From 1933 onwards the responsible politicians in Austria left their safe democratic ground. There was a short time in 1934 when the government could have had the option of building up a broad front against National Socialism, but after the Civil War in February 1934 the Social Democratic Party was excluded by the government from any political participation (before that the Social Democrats were the guarantors against National Socialist activity) As a consequence, concessions were made to Hitler’s Germany. After the National Socialist July Putsch in 1934, Franz Langoth, a Linz citizen, established a “Hilfswerk” meaning social assistance for imprisoned National Socialists, tolerated by both the Austrian Government and the Upper Austrian Security Authorities. Langoth, together with other “moderate” German-national politicians negotiated with representatives of the government to enable the National Socialists in Austria to continue their largely free activities. On 12th February 1938, Adolf Hitler dictated to the Austrian Chancellor Kurt Schuschnigg further conditions. Arthur Seyss-Inquart was appointed to become the new Minister of the Interior. There was no way of stopping the members of the Austrian National Socialist Party. There were mass demonstrations throughout the whole country. The destiny of an independent Austria was sealed.
    1935 Great airship, USS Macon, crashes into Pacific Ocean
    1934 France hit by a general strike against fascists and royalists
    1933 German vice-chancellor von Papen demands Catholic aid for Nazis
    1927 British expeditionary army lands in Shanghai
    1925 Estonia forbids Communist Party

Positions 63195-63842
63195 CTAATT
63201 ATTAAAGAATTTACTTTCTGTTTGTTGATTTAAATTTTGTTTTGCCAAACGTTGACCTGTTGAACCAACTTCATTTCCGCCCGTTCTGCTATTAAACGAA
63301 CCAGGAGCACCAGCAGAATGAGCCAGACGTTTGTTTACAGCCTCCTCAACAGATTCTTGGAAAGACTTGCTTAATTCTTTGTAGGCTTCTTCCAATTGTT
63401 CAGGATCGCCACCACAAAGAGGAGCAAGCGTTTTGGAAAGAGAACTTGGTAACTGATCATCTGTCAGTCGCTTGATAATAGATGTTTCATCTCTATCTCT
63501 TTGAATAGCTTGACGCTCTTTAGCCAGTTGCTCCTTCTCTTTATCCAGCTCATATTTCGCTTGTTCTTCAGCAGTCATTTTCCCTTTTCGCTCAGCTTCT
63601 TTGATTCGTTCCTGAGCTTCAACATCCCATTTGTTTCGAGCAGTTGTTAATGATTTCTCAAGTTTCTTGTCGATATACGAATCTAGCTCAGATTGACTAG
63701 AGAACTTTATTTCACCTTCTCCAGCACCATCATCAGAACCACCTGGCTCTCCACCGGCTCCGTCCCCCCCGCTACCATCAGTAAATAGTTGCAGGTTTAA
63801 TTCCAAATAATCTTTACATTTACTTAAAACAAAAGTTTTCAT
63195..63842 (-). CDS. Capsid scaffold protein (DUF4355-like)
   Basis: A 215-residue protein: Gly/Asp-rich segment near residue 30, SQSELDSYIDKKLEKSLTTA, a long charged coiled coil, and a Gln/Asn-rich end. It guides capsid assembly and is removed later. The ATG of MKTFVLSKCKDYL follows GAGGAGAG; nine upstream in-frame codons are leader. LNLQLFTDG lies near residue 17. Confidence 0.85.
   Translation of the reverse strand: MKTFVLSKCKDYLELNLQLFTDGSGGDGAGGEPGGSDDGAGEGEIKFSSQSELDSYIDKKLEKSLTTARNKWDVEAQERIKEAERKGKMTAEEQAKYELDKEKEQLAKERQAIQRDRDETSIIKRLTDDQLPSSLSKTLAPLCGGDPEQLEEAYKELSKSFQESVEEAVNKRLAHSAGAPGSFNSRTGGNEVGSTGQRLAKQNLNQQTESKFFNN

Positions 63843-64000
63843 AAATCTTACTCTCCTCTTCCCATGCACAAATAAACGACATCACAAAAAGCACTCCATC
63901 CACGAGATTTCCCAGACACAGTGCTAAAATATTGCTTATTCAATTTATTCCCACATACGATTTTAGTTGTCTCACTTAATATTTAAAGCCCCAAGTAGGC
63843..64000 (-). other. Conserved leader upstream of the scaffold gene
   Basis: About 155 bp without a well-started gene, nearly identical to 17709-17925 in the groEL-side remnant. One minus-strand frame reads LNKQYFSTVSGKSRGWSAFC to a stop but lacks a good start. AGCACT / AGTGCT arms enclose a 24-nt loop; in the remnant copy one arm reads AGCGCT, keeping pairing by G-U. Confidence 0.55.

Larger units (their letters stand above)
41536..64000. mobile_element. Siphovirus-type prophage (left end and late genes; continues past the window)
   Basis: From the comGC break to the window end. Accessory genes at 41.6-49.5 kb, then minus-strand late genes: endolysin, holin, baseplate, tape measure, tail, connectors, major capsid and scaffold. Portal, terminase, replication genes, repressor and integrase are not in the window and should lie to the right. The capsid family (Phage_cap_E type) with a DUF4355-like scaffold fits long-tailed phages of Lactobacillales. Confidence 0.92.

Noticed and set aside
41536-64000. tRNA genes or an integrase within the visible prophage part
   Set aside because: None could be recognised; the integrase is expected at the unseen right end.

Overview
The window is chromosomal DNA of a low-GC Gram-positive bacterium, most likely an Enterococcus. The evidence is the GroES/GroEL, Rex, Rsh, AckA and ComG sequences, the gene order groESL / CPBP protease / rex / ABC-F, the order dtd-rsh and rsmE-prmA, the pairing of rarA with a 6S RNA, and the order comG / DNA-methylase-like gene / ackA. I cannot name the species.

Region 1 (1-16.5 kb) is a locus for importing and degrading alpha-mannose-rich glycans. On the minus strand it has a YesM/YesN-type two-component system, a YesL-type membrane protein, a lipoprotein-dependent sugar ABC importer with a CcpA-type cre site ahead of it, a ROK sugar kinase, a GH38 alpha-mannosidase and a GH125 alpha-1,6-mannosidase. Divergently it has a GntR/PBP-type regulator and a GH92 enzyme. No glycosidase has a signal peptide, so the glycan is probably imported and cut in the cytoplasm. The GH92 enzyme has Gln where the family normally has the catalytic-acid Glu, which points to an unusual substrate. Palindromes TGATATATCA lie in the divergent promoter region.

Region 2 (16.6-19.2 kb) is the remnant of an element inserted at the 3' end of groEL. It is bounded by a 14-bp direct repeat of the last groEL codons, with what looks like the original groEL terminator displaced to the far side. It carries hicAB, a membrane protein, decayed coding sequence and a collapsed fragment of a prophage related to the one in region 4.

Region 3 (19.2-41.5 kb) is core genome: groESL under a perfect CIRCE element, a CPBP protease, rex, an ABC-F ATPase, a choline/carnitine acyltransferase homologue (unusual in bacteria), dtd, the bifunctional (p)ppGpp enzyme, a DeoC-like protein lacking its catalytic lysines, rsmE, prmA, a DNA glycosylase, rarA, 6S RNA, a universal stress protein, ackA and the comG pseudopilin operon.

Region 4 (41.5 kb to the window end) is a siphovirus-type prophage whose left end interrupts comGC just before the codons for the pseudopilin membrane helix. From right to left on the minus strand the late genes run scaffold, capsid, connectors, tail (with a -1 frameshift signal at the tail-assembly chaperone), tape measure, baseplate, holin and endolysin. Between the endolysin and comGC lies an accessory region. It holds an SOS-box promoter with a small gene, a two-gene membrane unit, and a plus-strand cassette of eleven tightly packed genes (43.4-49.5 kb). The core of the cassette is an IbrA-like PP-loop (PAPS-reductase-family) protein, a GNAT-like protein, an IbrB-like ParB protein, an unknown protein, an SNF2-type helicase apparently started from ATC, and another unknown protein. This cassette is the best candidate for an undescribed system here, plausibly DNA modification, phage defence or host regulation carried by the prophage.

1924 The first advertising-sponsored radio program is broadcast. "The Eveready Hour," was sponsored by the National Carbon Company and broadcast in New York, Washington, and Providence. Sponsored programs, which would later give way to spot advertising, provided much of the economic impetus behind the growth of radio and television.
    1921 Soviet troops invade Georgia (theirs, not ours)
    1921 Winston Churchill becomes British minister of Colonies
    1913 El embajador de EUA en México, señor Henry Lane Wilson, en compañía de los ministros de Alemania e Inglaterra, se entrevista en Palacio Nacional con el presidente Madero, para pedirle garantías para las propiedades de extranjeros en estos momentos de convulsión interna.
    1912 China adopts the Gregorian calendar
    1912 Last Ch'ing (Manchu) emperor of China, Henry P'u-i, abdicates
    1886 2nd British government of Salisbury forms
    1879 News about slaughtering of Isandlwana reaches London
    1877 The first telephone news dispatch is called into the Boston Globe in Boston from Salem, Massachusetts, using equipment provided by Alexander Graham Bell.
    1874 King David Kalakaua of Sandwich Island HI, is first king to visit US.
    1873 Congress abolishes bimetallism and authorizes $1 and $3 gold coins
    ^ 1865 First Black to address US House of Representatives.
          Reverend Dr. Henry Highland Garnet, the first African-American ever permitted in the US House of Representatives, delivers a sermon to a crowded House chamber. His sermon commemorates the victories of the Union army and the deliverance of the country from slavery. Garnet, a former slave himself, was a pastor of the Fifteenth Street Presbyterian Church in Washington, D.C. President Abraham Lincoln, with the unanimous consent of his cabinet and the two congressional chaplains, had arranged for the special Sunday service, to be held on February 12, the president’s fifty-sixth birthday. Garnet escaped to the North in 1824, where he became a prominent abolitionist, famous for his radical appeal to slaves to rise up and slay their masters. In 1881, he was appointed US minister to Liberia, but he died only two months after his arrival in the African nation.
    1861 Provisional Confederate Congress establishes Peace Commission to prevent war with the United States.
    1861 State troops seize US munitions in Napoleon AK.
    1839 Boundary dispute between Maine and New Brunswick leads to Aroostook
    ^ 1837 Demonstration against high prices.